This is the first in a series of tips and hints that I'm going to call "3D made easy" As you can guess, I'll make it easy for you to understand important concepts that you need to know to make your own 3D animated films. Let's start with today's topic:
The image to the left shows your typical 3D animation scene. In this case, a sphere is being viewed by a camera (the eye)
The blue area shows the area of space visible to the camera. The front of the sphere is visible, the area behind the sphere is not visible.
The red arrows poking out from the sphere represent our surface normals. Each red arrow is perpendicular to the surface at that particular point.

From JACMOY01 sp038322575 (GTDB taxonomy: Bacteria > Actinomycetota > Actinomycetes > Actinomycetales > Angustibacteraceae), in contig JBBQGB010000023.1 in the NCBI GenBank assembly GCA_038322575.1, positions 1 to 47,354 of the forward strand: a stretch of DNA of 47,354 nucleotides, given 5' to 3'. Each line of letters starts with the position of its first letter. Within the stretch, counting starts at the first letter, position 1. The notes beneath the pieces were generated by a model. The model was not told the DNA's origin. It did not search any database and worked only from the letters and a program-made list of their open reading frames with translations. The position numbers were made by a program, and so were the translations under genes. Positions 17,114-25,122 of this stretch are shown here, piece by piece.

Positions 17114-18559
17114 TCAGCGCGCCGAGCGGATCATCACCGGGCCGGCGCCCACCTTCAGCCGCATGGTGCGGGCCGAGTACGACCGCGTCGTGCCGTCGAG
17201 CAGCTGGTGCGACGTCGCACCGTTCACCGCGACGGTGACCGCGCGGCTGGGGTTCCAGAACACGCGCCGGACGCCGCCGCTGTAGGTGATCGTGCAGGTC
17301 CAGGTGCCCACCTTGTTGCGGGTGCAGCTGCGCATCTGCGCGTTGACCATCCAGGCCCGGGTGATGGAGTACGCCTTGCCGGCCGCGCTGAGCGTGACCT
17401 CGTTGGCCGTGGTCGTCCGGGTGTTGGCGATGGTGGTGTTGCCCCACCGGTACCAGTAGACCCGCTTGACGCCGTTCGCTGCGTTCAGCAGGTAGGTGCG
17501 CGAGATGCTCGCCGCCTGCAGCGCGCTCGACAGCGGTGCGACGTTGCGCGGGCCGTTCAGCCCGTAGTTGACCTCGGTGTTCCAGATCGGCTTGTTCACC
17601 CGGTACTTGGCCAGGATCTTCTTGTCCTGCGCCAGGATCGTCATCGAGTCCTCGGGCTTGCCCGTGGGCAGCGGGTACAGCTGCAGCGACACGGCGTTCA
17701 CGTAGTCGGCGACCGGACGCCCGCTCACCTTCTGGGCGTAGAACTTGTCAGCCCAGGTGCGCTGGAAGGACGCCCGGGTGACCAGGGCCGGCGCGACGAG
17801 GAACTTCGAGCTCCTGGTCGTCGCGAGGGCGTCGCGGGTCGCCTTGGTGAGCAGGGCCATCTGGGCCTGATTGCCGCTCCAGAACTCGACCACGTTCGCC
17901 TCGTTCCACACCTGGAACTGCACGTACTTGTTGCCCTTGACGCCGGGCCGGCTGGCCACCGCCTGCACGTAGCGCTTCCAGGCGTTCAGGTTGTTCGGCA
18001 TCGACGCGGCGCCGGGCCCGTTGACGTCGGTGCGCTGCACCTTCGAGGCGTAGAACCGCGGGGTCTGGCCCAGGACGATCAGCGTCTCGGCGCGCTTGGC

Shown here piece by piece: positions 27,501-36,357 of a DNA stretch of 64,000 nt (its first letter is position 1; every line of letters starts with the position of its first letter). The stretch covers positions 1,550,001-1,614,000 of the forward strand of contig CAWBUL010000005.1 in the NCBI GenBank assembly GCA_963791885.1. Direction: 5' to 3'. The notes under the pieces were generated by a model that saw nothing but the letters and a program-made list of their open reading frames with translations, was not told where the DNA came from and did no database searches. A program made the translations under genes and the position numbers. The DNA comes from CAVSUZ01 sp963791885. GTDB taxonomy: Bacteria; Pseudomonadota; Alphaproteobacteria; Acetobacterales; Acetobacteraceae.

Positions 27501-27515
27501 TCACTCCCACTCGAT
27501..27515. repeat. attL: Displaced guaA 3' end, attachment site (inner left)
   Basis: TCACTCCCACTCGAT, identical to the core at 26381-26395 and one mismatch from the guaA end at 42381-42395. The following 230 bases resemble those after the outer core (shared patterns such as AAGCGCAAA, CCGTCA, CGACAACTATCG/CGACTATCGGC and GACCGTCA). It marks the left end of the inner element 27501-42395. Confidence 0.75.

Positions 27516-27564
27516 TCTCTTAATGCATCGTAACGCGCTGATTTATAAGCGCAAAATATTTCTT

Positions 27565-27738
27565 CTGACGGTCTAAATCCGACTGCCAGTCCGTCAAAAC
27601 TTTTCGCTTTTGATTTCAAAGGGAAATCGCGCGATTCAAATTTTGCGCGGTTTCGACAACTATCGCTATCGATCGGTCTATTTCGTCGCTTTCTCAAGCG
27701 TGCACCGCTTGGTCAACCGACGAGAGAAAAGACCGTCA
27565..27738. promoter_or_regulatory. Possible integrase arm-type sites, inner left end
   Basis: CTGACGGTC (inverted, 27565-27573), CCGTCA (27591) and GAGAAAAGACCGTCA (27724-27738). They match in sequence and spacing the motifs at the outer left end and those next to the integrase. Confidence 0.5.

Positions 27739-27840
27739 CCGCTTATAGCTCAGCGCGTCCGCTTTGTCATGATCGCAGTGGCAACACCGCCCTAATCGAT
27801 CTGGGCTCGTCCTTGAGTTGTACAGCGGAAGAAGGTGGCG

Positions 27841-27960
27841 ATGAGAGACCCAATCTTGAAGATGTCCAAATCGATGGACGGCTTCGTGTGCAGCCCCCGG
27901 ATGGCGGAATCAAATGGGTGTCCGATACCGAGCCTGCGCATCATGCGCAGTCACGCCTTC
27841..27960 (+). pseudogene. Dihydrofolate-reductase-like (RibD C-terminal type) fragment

In a similar fashion, 3D models made out of polygons will have one surface normal per polygon, pointing perpendicular to the surface of each polygon.
Surface normals tell the 3d renderer which polygons are visible or invisible in the rendering:
In the second image, as far as the camera is concerned, the back facing half of the sphere doesn't even exist.
The only surface normals visible are those pointing towards the camera
(well, technically speaking, normals between 0 degree and 90 degrees to the camera)
This has many practical applications, assuming your 3D application lets you set the surface normals of the polygons in your 3D models.
I'll get into this later, as it's a bit involved, but still simple to achieve
If you have a room where the walls are the inside of a cube, with the surface normals pointing inward, then you can dolly the camera 360 degress around the room, only ever seeing the walls opposite from the camera (and contents of the room), ignoring the walls directly in front of the camera. This is difficult to duplicate in real life.
Read more on Wikipedia